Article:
Tepex® Thermoplastic composites

A product family of innovative, thermoplastic semi-finished products made of highly resilient composite materials. It consists of continuous or long fibers in a matrix of various engineering thermoplastics.

  • High stiffness and strength combined with extremely low weight
  • Large-scale, fully automated processing methods with high reproducibility
  • Trusted partner from the initial idea to the finished component

The high performance composite laminate system made with thermoplastic polymers

Tepex® is the composite material family of Bond-Laminates, a 100% daughter company of Envalior. It consists of continuous or long fibers in a matrix of various engineering thermoplastics. Fiber materials include glass, carbon, aramid and flax. This structure gives the flat semi-finished products their exceptionally high strength and rigidity combined with extremely low weight.

In this way, even sophisticated components can be produced cost-effectively. In particular, the combination with plastic injection molding as a processing technique allows efficient series production. Versatile and high-performance at the same time, Tepex® is a convincing answer to challenges arising from current megatrends such as the New Mobility. It enables innovative solutions for individualized product designs and product properties as well as enhanced safety, resource conservation and environmental protection.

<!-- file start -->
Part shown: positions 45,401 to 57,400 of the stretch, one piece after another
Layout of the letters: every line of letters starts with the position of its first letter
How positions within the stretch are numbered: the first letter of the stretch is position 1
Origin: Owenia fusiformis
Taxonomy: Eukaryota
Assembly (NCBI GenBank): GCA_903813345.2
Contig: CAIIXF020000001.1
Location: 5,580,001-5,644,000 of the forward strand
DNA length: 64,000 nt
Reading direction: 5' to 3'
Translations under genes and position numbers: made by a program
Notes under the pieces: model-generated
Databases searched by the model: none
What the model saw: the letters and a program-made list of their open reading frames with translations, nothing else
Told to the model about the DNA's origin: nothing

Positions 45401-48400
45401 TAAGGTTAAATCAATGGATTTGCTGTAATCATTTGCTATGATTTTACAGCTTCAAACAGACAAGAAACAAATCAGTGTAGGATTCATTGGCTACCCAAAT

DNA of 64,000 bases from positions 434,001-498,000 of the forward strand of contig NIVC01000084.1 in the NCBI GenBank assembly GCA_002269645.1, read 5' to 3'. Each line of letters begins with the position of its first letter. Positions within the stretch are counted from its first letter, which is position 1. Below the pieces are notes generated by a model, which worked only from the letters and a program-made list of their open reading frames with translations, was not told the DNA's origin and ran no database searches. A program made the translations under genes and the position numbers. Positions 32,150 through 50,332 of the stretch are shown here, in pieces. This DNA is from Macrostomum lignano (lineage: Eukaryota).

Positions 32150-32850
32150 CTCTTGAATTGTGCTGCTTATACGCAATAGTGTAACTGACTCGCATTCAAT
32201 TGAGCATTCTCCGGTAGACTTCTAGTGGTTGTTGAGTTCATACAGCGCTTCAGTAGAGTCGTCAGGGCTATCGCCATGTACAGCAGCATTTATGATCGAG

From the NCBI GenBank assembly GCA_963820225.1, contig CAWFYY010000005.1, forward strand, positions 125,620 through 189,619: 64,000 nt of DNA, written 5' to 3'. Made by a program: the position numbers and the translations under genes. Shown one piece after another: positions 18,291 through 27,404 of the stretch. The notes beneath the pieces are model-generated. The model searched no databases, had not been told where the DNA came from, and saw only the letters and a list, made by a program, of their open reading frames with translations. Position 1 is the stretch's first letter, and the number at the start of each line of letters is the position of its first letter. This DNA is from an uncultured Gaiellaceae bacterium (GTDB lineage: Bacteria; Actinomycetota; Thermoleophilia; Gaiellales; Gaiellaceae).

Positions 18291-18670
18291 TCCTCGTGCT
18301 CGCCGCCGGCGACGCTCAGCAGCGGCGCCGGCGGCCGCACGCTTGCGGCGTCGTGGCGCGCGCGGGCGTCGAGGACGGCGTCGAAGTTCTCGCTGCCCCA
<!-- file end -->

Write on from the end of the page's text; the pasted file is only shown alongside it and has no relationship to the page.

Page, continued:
Whenever there is a demand for lightweight construction on a large scale and seamless functional integration in a resilient, durable solution, Tepex® emerges as the material of choice.

TEPEX® family


Tepex® dynalite materials consist of one or more layers of semi-finished textile products with continuous fibers embedded in a matrix of industrial thermoplastics. This grade is fully impregnated and consolidated. All the fibers are thus sheathed with plastic, and the material does not contain any air pockets. Tepex® dynalite therefore provides maximum strength and stiffness combined with low density and superior dynamic characteristics.


Tepex® flowcore utilizes glass or carbon fibers of finite length, enabling compression molding for increased design flexibility. These fibers are fully impregnated and consolidated. The flowcore family incorporates structures with both continuous (Tepex® dynalite) and long fibers (Tepex® flowcore), usually placing continuous fibers on the exterior and long fibers in the center. This creates a fiber composite with maximum flexural strength, supporting the molding of intricate components.


In contrast to Tepex® dynalite, the materials of the semipreg family are not fully consolidated and thus mechanically less resilient. As a result, lower density and modified acoustic properties can be achieved with a defined material thickness. In applications for which the stiffness-dominated dynalite does not offer the suitable property profile, semipreg can be an attractive alternative. 


Tepex® anti-ballistic materials made from aramid fabrics are specially designed for optimum anti-ballistic performance. The material systems are used in protective products, like helmets and car armor and further protection gear.                                      

Applications & Industries